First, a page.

To ask the other part of question: How bad is it to have wet insulation? that didn't get asked... How do you deal with homes that are in high wind and snowy areas which are susceptible to snow infiltration?
To give some background. Some time after the house was first built (it is about 35 years old), the previous owner had some problems with "leaks" in the house due to snow infiltration through vents in the soffits. It would just pile up in the attic. Later it would get warm, melt and end up as a leak.
The previous owner solved this by closing off the soffits on one side of the house where the wind typically blows the hardest. There are still some vents on the other side. After doing some reading, it seems that this might not be an optimal venting solution (possibly not even code), since a cross ventilation is desirable/required.
Some other notes:
This is a common problem here in the north country. Normally, soffit vents are fitted with Styrofoam tunnels called "proper vent" that rest on the soffit vents and snug between the rafters and extend apx 3 feet up the roof. Your insulation is then placed around the bottom of the proper vent. Snow rarely will make it all the way up this Styrofoam vent extender. Does your roof have a ridge vent? Most houses that have soffit vents also have a ridge vent. The idea being that the cool air enters at the soffit and warm air exits out the ridge. The only other suggestion I would have is to buy a few rolls of ridge vent filter material. Cut this material into pieces to fit over the exposed soffit vents between each rafter.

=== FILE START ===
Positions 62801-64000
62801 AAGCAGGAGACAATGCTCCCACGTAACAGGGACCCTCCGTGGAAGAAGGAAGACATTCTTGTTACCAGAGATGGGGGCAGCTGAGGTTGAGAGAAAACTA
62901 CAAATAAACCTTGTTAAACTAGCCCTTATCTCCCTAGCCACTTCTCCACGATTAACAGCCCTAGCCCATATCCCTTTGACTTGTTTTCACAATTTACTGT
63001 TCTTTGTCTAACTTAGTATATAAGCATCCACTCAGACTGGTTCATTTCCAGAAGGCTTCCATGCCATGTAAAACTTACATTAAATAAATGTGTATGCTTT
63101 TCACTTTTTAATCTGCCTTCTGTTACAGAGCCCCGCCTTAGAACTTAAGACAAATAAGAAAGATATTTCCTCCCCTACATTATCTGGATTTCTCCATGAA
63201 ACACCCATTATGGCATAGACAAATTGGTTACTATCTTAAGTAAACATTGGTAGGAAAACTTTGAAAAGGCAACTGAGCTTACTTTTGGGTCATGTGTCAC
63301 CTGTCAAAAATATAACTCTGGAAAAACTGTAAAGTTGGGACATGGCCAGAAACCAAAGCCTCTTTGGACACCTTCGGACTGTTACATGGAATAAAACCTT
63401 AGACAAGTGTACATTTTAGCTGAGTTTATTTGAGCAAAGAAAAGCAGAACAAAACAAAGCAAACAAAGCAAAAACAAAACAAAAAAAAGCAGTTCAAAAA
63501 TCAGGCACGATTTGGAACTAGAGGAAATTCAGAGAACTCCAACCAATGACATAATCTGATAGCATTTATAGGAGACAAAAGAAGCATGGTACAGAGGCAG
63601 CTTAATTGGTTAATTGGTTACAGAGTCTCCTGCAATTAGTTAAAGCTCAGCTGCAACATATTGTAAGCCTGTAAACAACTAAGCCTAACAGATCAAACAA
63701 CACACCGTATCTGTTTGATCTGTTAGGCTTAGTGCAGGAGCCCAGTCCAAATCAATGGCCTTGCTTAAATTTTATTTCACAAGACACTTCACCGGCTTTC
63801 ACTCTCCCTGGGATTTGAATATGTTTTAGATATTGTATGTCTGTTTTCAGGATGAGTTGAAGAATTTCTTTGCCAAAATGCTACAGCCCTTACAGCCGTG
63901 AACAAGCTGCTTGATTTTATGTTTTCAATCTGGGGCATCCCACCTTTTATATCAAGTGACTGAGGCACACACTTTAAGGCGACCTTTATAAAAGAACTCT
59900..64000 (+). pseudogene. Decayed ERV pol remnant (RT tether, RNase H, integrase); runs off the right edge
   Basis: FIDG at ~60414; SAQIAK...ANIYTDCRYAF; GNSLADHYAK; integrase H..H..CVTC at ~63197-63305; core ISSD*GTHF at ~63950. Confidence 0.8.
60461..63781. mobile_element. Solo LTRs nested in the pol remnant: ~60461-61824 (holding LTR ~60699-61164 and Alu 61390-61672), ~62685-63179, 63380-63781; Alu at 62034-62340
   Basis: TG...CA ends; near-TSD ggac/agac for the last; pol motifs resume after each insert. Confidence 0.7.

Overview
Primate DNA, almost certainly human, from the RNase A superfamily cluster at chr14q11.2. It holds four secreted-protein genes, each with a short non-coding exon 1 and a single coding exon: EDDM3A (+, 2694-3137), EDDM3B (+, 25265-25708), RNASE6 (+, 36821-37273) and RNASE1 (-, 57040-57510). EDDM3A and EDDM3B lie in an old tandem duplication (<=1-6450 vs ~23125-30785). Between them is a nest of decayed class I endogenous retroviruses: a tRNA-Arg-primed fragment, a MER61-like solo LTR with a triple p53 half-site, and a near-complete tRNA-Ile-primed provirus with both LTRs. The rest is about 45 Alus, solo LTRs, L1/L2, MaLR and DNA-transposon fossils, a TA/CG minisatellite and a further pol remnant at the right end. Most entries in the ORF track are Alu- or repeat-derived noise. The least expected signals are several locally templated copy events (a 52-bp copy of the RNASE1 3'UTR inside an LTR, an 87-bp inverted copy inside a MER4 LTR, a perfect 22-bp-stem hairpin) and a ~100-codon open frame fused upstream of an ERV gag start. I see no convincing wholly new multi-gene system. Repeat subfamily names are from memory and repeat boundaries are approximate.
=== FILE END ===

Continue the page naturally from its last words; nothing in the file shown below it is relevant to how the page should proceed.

I have a new roof vent coming out real soon that stops driving rain and snow from getting into the attic space if anyone would like to see it you can go to Snowventco.com or email me at firstname.lastname@example.org I am in my 43 year roofing and I just needed a vent that just works so I invented two one for intake and one for out flow Thank You Antoine